It also portrays the complexity of the 1960's as period in which individuals were exploring opportunities to make institutional changes through thoughtful, intellectual challenges. This view is often lost among the clichés of flowerchildren and stock footage of Woodstock.
And lastly, Manseau also pulls off a neat trick, managing to be funny and irreverent without ever losing respect for his subject. Who would think that you could refer to St. Augustine as "Mr. Singing-Farts," with all the honor and esteem due a Doctor of the Church?
It is an exceptional work.
This is a tale of defiance, of resistance to an institution that refused to adapt itself to the changing climate of the 60s, and one man's plight to drag it kicking and screaming into the modern world, if not return it to its original form - where celibacy among priests was optional.
The 60s history is captivating. The priest and nun met in the Roxbury area of Boston, during a tumultuous period in which race riots, fringe hippy movements, poverty, crime, alcoholism, and drugs were rife. Both were thrilled to 'bring the word to the streets', however unsavory this could be.
This book is not a manifesto against celibacy, but a very moving personal memoir about a family caught in the crosshairs of scandal, borne of resistance to the blind acceptance of tradition and of the unwillingness of the members of the Catholic administration to acknowledge its more 'unseemly' underbelly.
This book touched me because of something quite universal, yet increasingly rare: People willing to risk their livelihoods, their personal comforts, even their emotional well-being, for what they believe in. Although it is somewhat perplexing to me that the Manseaus remain proponents of an institution that won't have them or their children, perceived as "ex damnato coitu", their steadfast convictions and their son's fascinating account have earned my highest respect.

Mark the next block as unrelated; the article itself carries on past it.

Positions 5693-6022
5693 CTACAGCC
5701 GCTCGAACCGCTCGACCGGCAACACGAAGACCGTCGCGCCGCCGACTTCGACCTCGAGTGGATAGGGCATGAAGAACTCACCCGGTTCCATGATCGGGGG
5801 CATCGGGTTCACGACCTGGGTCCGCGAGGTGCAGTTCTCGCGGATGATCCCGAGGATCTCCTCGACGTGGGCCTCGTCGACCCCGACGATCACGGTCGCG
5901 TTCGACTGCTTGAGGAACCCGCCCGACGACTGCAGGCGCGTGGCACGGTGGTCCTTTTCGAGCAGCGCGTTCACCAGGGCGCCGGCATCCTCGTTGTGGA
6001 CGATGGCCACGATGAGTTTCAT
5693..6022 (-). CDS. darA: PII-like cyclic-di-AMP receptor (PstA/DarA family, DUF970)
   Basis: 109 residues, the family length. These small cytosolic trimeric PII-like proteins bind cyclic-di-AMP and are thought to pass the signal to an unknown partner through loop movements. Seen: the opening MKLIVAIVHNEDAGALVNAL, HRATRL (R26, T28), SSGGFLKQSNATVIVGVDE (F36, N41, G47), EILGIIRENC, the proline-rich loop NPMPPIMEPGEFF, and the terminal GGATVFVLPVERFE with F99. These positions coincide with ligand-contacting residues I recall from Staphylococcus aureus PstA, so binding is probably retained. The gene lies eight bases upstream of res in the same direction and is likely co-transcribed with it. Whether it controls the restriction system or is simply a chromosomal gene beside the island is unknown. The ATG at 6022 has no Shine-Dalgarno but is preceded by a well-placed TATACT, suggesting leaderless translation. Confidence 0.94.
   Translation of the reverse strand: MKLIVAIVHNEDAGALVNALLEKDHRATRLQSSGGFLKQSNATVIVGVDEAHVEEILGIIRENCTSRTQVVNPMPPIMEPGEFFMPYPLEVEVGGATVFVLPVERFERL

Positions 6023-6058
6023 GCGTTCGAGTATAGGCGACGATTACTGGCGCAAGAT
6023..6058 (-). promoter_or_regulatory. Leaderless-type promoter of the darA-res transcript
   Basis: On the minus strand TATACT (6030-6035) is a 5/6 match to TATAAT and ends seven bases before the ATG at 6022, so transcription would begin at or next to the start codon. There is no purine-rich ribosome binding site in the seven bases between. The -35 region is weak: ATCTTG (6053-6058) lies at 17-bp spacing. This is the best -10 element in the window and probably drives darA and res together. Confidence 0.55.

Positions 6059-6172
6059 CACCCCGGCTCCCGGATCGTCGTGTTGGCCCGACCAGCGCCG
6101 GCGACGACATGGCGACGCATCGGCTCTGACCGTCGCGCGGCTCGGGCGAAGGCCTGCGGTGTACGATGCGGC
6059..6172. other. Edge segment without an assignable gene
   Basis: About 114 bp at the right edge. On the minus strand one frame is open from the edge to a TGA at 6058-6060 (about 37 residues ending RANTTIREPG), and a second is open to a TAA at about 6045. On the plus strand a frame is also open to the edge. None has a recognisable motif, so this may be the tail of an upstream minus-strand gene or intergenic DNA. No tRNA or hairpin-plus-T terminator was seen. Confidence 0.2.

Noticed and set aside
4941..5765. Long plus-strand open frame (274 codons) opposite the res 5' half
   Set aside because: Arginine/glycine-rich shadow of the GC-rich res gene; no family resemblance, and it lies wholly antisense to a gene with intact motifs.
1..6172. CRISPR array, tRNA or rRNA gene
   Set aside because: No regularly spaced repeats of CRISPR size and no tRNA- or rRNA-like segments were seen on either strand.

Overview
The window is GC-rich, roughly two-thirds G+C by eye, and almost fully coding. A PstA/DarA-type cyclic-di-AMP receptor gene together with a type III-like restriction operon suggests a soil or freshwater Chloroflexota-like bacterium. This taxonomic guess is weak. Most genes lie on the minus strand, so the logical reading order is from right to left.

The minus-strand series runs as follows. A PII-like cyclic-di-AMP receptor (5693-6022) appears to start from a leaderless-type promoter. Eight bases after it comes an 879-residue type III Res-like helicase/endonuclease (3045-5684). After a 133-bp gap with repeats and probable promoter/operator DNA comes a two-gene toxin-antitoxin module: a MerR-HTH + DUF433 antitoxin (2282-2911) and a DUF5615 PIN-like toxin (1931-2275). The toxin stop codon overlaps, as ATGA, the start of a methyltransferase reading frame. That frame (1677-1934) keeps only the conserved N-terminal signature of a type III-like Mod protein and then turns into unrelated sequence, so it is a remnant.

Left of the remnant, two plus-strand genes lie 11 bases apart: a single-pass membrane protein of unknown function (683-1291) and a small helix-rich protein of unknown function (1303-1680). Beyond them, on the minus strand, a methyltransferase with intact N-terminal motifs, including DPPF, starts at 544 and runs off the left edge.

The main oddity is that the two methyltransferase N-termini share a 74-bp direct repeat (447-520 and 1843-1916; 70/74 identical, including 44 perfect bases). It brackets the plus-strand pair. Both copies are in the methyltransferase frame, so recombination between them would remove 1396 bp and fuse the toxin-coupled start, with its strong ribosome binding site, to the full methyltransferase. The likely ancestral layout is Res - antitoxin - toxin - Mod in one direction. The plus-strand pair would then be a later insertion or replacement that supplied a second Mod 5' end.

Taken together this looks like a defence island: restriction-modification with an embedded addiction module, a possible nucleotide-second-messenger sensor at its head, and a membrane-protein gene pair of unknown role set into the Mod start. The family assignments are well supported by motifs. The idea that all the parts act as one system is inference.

Most Recent Customer Reviews
Very good read for both secular and non-secular readers.Published 11 months ago by Eileen Olech, Ms
book arrived on time and was not in as good a condition as I would have liked but it did hold together and I was able to read without more damage..... Read morePublished 12 months ago by Mary L., Bennett
Amazing account of life entering religious orders. I learned a lot from this true story. Definitely would recommend this book !Published 13 months ago by Marie
The book is a reflection of a man's life with his parents as former priest and nun. The author bears all the mark of a revolutionary catholic of the 60's and 70's except the fact... Read morePublished 21 months ago by Michael Kiessling
Like a mystery novel, the author. ( the son of the priest and the nun of the book title), weaves a compelling story, integrating the history of his family with contemporary... Read morePublished on December 26, 2013 by Gloria L. Cordova
There are many aspects of the "post-Vatican II era" that have yet to be adequately researched. The disappearance of Catholic schools is one. Read morePublished on May 25, 2013 by Thomas J. Burns
I fully expected a mature, spiritual book about a young man raised by two people who happen to be a former priest and sister. It could have been a great book! Read morePublished on May 24, 2013 by V. Murray
I was introduced to Manseau by an op-ed piece he recently wrote in the NYT about his mother and father as a priest and nun who'd married and had a family on the occasion of the... Read morePublished on March 31, 2013 by Bartleby (scrivner)